The Coen brothers delivered the perfect opening film for the 66th Berlinale festival. The red carpet was teeming with celebrities from the satire "Hail, Caesar!" as Berlin hosted Hollywood's A-list.
When it comes to comedy, there are hardly any other names out there that can guarantee both incessant laugher and great dialogue in film like Joel and Ethan Coen can. The Berlinale 2016 could not have picked a better movie for its opening night than the Coen brothers' "Hail, Caesar!" It balances predictable expectations of high-brow aesthetics against knee-slapping comedy entertainment.
"Hail, Caesar!" looks back at the dusk of the golden age of the silver screen. The Coen brothers transport audiences to the 1950s while featuring current-day big names like George Clooney, Josh Brolin and Scarlett Johansson. There could not be a more enjoyable way to open the festival.
The Coen brothers' reckoning with Hollywood
In his role as up-and-coming executive Eddie Mannix, Brolin goes around town fixing every last gaffe and blunder in Hollywood, while George Clooney plays movie star Baird Whitlock, whose sudden disappearance causes havoc on the film set of swords-and-sandals epic "Hail, Caesar!"
Mannix jumps into action like a pro when news emerge that a US-based Communist movement is behind Whitlock's abduction; a clever wink on part of the Coen brothers at McCarthyism and its effects on the film industry.
This could be the greatest challenge in Mannix' career to date, but as luck would have it he happens to receive a lucrative new job offer about the same time, which he has to mull over while addressing one showbiz crisis after the next.
Mannix appears to be in a dozen places at the same time while trying to keep his cool despite being hounded by a twin-duo of tabloid journalists wherever he goes (played by Tilda Swinton in an ingenious double role). His tireless exercise in damage control is brought to the fore once more when unmarried starlet DeeAnna Moran (played by Scarlett Johansson) falls pregnant out of wedlock, a potential threat to her public image.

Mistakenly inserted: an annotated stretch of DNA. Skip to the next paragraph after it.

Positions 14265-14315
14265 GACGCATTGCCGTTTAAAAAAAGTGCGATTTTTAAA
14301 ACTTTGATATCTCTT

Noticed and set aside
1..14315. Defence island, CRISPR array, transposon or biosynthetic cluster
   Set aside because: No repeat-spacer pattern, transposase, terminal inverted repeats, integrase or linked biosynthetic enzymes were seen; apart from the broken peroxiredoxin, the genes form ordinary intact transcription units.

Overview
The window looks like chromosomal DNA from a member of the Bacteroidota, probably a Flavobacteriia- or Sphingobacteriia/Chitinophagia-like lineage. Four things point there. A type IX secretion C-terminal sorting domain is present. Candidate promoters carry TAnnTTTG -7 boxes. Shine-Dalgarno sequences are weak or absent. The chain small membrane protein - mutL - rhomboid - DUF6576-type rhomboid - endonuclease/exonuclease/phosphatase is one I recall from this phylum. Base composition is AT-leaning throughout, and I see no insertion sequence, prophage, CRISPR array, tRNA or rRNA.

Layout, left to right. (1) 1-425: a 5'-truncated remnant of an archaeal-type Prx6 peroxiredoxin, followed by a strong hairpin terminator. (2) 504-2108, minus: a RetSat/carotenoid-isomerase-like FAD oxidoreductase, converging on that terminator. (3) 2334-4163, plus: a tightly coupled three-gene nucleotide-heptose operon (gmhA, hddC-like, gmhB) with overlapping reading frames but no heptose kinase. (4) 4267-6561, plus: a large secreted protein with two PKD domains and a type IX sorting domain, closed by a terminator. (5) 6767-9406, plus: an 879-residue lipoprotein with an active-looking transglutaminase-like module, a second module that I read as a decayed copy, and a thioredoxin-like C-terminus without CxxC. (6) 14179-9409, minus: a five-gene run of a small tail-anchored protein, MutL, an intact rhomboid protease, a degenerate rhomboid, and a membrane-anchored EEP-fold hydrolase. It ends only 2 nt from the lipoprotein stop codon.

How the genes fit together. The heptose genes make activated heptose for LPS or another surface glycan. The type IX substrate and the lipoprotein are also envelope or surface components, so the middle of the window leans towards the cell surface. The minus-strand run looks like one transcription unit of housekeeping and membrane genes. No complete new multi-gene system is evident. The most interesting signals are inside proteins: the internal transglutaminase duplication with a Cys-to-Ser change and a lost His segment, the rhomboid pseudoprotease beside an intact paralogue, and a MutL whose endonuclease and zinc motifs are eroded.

An homage hidden in satire
The brilliance of "Hail, Caesar!" lies in its obvious lack of subtleties, with every single role deliberately cast to go against the public image of the Hollywood heavyweights featured in the film.
With Clooney playing the narcissist, Johansson portraying a diva, and Swinton epitomizing the sensationalist press, the Coen brothers managed to create a masterpiece of comedy, employing humor to look beneath the polished veneer of Hollywood. Entire stretches of narrative take place on film sets, referencing everything from film noir to musical theater in minute detail while intimating that behind all the glitz and glamour of showbiz there lurks a more sinister realm characterized by greed, narcissism and hypocrisy.
Some of the scenes in the movie could even go down in film history for the sheer pleasure found in such a celebration of hilarity.
"Hail, Caesar!" is certainly not intended to provide an in-depth expose about the dark side of the movie business. Instead, it allows itself to take artistic license and look at Hollywood in a silly way, which, in and of itself, is an unprecedented accomplishment.
Regardless of the generous application of hyperbole throughout the film, the Coen brothers have succeeded in creating an amazing homage to the kind of craftsmanship that was found across the film industry of the 1950s while also striking comedic gold.